Think about the last time that you were alone and needed to find people to talk to, I know for me that I look for small clues, little reasons that I think one person might be more inclined to be welcoming to me than another. I know that seeing a trans flag flying lifts my spirits, and I love being able to break the ice for others.
Being a student on the South Coast
It’s not just the University of Portsmouth which supports trans people so openly. All the universities in our area have been so welcoming, so supportive, and all are flying the trans flag this Trans Awareness Week. I want to take a moment to shout out to Bournemouth University who were so supportive in our setting up of our services in Bournemouth. They loan us rooms for supervision, provided us support in developing the conference, have a lovely venue that we hope to use once the pandemic has passed for our next conference and support academic research into the experiences of trans students. We have delivered training to support staff and our Julie has spoken more than once at awareness raising events, delivering her own take on a humourous introduction into the world of being transgender.
Moving back along the coast a shout out to Solent University, the newest of the pack and with inclusion and widening participation at the heart of everything they do. One of the oft heard quotes from visitors to Solent is that it is “such a friendly and welcoming place”, Solent is open to all and has been a long time supporter of Chrysalis, hosting our second conference and with passionate staff who continue to help out and volunteer with us even through lockdown.
And now for the one closest to my home, the University of Southampton. I can wholeheartedly say that delivering training here is always a pleasure, whether I’m presenting to residences staff, support staff or the medical school I meet some wonderful people and again it’s empowering to feel the depth of understanding and the passion to get it right for every student and colleague. The Student’s Union have us on their mailing list and it’s only recently they and the University LGBT association (Pulse) got in touch to find out what we were doing for Trans Day of Remembrance, they wanted somewhere for their staff and students to gather and reflect on this somber Friday.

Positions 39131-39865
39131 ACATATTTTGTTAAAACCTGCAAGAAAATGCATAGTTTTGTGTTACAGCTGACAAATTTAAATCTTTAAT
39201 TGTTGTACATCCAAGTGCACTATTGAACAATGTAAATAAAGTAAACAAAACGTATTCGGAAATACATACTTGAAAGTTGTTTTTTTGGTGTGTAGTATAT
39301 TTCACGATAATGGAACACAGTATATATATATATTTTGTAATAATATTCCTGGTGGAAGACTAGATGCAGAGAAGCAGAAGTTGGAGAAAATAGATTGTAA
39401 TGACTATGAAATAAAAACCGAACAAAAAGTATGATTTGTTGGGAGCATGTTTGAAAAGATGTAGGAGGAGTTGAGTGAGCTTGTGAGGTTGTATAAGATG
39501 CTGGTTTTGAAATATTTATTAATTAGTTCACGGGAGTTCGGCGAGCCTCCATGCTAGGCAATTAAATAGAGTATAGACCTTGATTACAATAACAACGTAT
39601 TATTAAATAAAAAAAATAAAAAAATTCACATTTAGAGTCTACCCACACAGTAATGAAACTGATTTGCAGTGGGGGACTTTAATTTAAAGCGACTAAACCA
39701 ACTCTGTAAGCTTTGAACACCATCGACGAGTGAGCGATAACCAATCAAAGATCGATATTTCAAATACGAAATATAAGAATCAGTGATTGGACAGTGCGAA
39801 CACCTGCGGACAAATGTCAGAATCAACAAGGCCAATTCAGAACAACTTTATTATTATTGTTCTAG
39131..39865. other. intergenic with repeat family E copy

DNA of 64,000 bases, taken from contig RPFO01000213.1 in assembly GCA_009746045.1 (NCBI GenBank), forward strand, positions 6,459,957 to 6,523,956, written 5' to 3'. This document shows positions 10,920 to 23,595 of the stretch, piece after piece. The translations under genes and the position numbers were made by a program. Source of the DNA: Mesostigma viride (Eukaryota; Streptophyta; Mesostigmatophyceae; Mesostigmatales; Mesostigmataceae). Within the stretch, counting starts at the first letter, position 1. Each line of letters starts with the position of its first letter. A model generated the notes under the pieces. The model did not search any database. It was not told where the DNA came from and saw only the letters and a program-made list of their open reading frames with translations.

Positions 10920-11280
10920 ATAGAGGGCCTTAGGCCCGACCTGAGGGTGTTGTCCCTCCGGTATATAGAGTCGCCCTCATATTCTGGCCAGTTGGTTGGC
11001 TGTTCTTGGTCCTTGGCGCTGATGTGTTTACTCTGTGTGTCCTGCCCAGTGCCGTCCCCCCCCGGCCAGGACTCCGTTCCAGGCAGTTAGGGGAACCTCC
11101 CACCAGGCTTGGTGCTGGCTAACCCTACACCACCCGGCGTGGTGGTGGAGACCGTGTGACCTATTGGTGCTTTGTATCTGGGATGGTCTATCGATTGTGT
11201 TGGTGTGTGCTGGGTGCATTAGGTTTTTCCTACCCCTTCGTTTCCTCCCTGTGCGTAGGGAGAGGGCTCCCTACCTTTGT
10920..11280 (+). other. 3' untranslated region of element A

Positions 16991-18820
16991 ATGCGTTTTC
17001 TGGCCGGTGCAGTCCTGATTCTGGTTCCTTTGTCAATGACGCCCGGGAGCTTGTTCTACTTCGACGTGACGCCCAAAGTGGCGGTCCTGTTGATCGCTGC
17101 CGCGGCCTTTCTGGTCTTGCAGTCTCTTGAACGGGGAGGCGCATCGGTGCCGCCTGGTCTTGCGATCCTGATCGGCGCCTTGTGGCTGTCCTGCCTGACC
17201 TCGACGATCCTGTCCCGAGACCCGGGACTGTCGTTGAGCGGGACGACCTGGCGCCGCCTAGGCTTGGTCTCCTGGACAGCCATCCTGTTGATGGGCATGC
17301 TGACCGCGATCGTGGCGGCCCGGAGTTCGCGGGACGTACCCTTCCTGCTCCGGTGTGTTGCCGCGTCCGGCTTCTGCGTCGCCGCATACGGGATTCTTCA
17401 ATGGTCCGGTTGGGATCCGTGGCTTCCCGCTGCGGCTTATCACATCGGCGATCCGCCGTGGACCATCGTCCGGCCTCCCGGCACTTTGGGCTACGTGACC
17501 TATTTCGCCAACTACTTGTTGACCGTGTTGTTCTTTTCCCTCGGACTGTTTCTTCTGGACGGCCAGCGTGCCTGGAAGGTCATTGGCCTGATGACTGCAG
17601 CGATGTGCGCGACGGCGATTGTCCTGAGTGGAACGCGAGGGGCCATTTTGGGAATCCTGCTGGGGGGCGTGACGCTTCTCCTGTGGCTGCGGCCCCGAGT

The more I write this list the more I think of, the support and engagement that we have is superlative. Next on my list is the University of Winchester, the place where I first heard Julie Miller speak, and indeed the city where we held our first conference. We are proud to work closely with the university to help them develop the security staff for support during Hampshire Pride and at other times, sometimes it’s just being able to check out your thinking with us, most of the time allies are getting it right, you are all experts in your fields and it’s great to hear all the work that everyone is putting in to making space safe.
So thank you to all the southern universities, together we are making the South Coast better, more inclusive and more accepting.
I hope to see you all at our Trans Day of Remembrance service on Friday, take care of yourselves.